Edward George Earle Bulwer-Lytton was born on May 25th, 1803 the youngest of three sons.

When Edward was four his father died and his mother moved the family to London. As a child he was delicate and neurotic and failed to fit in at any number of boarding schools. However, he was academically and creatively precocious and, as a teenager, he published his first work; Ishmael and Other Poems in 1820.

In 1822 he entered university at Cambridge and in 1825 he won the Chancellor's Gold Medal for English verse for Sculpture. The following year he received his B.A. degree and printed, for private circulation, the small volume of poems, Weeds and Wild Flowers. During his career he was to be extremely prolific and write across a number of genres; historical fiction, mystery, romance, the occult, and science fiction as well as poetry.  In 1828 his novel, Pelham, brought him an income, as well as a commercial and critical reputation. The books intricate plot and humorous, intimate portrayals kept many a gossip busy trying to pair up public figures with characters in the book. Bulwer-Lytton reached, perhaps, the height of his popularity with the publication of Godolphin (1833), followed by The Pilgrims of the Rhine (1834), The Last Days of Pompeii (1834), Rienzi, Last of the Roman Tribunes (1835), and Harold, the Last of the Saxons (1848).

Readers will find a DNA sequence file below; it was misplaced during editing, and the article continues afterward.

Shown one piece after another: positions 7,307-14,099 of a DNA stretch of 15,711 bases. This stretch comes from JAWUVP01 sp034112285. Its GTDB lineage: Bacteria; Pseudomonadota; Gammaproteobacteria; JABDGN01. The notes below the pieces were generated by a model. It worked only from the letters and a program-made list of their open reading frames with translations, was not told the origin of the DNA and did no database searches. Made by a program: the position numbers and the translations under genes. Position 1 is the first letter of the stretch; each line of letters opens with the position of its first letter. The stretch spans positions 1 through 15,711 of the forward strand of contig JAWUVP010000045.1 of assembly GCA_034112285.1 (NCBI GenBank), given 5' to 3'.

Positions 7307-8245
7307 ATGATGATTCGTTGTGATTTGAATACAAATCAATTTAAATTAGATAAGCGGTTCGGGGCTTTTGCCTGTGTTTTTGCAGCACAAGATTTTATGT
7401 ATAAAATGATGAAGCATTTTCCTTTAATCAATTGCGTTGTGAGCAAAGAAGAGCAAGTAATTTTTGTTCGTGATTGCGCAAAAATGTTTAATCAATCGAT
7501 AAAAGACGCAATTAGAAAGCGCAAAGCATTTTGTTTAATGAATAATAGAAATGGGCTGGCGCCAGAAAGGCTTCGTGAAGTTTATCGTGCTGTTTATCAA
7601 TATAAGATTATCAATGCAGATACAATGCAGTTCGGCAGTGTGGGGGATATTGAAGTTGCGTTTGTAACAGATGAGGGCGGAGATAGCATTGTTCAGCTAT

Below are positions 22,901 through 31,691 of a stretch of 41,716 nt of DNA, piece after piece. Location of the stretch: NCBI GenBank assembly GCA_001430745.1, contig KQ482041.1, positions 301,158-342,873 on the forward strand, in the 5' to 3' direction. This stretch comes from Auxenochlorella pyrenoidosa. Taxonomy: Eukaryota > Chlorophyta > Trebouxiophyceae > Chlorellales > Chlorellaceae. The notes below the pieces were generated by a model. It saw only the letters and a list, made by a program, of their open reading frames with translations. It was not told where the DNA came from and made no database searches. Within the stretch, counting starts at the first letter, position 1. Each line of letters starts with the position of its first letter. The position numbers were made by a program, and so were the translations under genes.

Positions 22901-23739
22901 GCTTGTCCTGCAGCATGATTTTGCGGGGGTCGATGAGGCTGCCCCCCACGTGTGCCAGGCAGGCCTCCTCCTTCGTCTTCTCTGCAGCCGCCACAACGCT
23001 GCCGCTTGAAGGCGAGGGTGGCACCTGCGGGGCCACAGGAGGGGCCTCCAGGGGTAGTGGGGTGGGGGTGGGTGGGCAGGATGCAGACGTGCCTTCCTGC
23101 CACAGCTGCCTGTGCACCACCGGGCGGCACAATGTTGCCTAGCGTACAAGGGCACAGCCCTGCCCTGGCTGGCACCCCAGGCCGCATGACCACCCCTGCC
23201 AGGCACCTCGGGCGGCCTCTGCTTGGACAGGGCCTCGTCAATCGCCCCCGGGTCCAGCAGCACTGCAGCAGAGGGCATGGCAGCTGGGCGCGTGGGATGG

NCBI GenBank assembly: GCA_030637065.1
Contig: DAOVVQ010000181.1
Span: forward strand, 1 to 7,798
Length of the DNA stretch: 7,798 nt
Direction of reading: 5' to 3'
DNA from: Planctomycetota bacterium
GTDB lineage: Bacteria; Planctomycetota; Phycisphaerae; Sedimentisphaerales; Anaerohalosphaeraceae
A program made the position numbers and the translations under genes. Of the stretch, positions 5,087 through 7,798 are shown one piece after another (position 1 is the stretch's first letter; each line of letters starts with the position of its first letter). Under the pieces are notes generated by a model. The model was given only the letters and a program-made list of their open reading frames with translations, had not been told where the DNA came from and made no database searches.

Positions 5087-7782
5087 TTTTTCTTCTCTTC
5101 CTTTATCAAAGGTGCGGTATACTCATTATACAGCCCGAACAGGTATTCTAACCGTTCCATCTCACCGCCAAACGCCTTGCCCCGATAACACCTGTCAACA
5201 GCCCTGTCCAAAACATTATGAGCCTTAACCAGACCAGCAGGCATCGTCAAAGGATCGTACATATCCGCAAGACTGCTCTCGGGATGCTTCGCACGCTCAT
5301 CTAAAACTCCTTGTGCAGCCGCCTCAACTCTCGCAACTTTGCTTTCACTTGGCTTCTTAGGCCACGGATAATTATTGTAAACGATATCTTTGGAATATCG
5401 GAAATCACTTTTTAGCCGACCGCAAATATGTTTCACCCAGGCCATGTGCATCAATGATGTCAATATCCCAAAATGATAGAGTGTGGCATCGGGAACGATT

In 1841, he started the Monthly Chronicle, a semi-scientific magazine. The Victorian era was filled with many magazines and periodicals all of whom had a great fascination to chronicle and publish the many things that the Empire and Industrial Revolution were discovering, inventing and changing.

In 1858 he entered Lord Derby's government as Secretary of State for the Colonies.  He took an active interest in the development of the Crown Colony of British Columbia and wrote with great passion to the Royal Engineers upon assigning them their duties there.

In 1866 Bulwer-Lytton was raised to the peerage as Baron Lytton of Knebworth in the County of Hertford but his passion for politics now somewhat dimmed.

Bulwer-Lytton had long suffered with a disease of the ear and for the last two or three years of his life he lived in Torquay nursing his health.  An operation to cure his deafness resulted in an abscess forming in his ear which later burst.  Edward George Earle Bulwer-Lytton endured intense pain for a week and died at 2am on January 18th, 1873, in Torquay, just short of his 70th birthday.